French court scraps rule allowing burqinis in city's swimming pools

A court agreed to allow women to wear the modest swimwear in its pools earlier in May

Women wear burqinis at a Red Sea resort in Hurghada, Egypt. Reuters
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A decision to allow body-covering "burqini" bathing suits for women in swimming pools in the city of Grenoble has been overturned by a French administrative court, Interior Minister Gerald Darmanin said.

Mr Darmanin said on Twitter that his ministry had filed an objection against the burqini permit in Grenoble, an ecologist-run city in the French Alps, close to Italy.

"The administrative court considers that the mayor of Grenoble, with his decision allowing burqinis in municipal pools, is seriously undermining secularism," he said.

The municipal council of Grenoble, following a proposal by its ecologist Mayor Eric Piolle, on May 16 voted in favour of allowing burqinis, sparking howls of protest from conservative and far-right politicians.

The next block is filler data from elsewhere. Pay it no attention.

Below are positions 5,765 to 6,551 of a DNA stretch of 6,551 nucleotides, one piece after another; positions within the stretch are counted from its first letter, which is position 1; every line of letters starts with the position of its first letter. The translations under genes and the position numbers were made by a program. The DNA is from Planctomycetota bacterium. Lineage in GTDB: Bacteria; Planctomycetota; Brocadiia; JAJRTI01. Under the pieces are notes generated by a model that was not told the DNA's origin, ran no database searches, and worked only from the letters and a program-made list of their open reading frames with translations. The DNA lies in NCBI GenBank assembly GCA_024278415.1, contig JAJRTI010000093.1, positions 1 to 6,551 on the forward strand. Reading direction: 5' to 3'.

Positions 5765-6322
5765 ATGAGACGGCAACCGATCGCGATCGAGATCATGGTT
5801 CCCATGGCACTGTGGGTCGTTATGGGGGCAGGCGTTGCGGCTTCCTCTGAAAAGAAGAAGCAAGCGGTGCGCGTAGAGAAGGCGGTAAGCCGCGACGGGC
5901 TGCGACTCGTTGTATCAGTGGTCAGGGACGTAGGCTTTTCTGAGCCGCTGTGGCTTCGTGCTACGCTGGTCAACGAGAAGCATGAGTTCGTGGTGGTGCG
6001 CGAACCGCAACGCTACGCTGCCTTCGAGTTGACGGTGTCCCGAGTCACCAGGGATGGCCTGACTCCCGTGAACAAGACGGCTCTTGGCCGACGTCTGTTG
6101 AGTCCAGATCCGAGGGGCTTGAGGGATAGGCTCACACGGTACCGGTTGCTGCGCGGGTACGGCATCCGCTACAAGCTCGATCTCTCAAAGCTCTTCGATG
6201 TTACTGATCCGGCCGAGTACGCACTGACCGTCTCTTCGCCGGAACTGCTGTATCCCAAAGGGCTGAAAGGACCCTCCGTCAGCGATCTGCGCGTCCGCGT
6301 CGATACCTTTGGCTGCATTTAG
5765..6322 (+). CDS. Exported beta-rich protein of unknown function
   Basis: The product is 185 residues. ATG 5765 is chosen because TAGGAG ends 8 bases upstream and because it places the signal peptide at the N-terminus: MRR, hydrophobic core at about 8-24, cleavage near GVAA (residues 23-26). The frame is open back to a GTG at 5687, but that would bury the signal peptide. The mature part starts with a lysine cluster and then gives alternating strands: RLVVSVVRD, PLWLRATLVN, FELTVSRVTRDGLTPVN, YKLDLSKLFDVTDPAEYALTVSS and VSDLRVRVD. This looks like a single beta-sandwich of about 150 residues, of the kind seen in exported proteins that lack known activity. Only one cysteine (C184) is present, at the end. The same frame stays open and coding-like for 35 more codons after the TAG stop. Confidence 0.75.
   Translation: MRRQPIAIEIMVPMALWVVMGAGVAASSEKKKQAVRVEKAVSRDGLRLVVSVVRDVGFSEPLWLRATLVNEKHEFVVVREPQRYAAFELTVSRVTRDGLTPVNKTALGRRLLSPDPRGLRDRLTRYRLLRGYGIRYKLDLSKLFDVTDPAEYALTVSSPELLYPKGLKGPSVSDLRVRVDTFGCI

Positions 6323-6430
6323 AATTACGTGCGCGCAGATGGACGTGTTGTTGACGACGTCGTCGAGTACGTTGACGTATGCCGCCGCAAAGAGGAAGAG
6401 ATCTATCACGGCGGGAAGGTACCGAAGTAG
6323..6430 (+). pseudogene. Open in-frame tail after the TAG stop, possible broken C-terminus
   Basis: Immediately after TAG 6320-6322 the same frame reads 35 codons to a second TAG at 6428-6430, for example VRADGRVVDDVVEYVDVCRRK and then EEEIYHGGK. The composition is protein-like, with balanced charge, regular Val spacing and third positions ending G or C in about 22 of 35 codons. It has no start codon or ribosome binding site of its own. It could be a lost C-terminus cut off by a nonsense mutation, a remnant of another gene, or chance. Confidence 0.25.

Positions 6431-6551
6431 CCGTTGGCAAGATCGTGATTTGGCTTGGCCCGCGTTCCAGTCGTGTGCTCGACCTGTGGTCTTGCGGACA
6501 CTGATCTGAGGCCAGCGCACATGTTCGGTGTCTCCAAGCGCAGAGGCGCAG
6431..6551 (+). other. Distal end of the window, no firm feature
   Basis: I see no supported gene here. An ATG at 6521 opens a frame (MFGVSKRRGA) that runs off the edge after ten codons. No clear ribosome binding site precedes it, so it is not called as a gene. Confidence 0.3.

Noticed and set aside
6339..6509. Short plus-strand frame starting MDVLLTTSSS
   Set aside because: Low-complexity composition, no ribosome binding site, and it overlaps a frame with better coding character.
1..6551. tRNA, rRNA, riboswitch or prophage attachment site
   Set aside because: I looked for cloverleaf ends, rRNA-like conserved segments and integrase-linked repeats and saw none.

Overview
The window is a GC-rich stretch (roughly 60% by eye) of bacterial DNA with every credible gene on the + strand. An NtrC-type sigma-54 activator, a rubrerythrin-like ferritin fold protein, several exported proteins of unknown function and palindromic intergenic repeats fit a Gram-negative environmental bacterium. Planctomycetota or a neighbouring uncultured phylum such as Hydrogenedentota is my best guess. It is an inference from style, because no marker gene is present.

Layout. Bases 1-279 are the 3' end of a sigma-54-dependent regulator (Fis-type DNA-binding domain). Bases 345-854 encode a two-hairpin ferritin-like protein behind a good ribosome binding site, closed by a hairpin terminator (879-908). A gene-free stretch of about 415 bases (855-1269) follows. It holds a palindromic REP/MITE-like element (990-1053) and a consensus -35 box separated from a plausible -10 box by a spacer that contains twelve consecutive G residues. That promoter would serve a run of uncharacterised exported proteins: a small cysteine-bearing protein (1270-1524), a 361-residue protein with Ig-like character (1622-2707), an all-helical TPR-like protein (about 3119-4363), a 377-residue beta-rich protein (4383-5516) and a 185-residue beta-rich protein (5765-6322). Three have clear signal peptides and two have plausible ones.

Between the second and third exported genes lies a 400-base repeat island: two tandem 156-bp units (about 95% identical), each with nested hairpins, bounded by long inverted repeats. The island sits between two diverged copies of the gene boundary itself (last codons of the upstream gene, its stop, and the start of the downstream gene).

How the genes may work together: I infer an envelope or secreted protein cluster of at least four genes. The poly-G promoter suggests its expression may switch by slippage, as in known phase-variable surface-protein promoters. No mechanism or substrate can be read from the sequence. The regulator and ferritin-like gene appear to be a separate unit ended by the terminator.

Mr Darmanin said the court ruling was based on the 2021 "separatism" law voted in during President Emmanuel Macron's first term, which allows the suspension of measures that would "undermine secularism and the neutrality of public services".

Far-right party leader Marine Le Pen, who came second to Mr Macron in presidential elections in April and hopes to defeat Mr Macron's centrist party in parliamentary elections in June, has said she wants to introduce a law banning burqinis in municipal pools.

Muslim rights organisations in France have said that bans on burqinis, which leave only the face, hands and feet exposed, restrict fundamental liberties and discriminate against Muslim women.

France, which has the largest Muslim minority in Europe, estimated at 5 million, in 2010 introduced a ban on full-face niqab and burqa veils in public.

Updated: May 25, 2022, 9:59 PM
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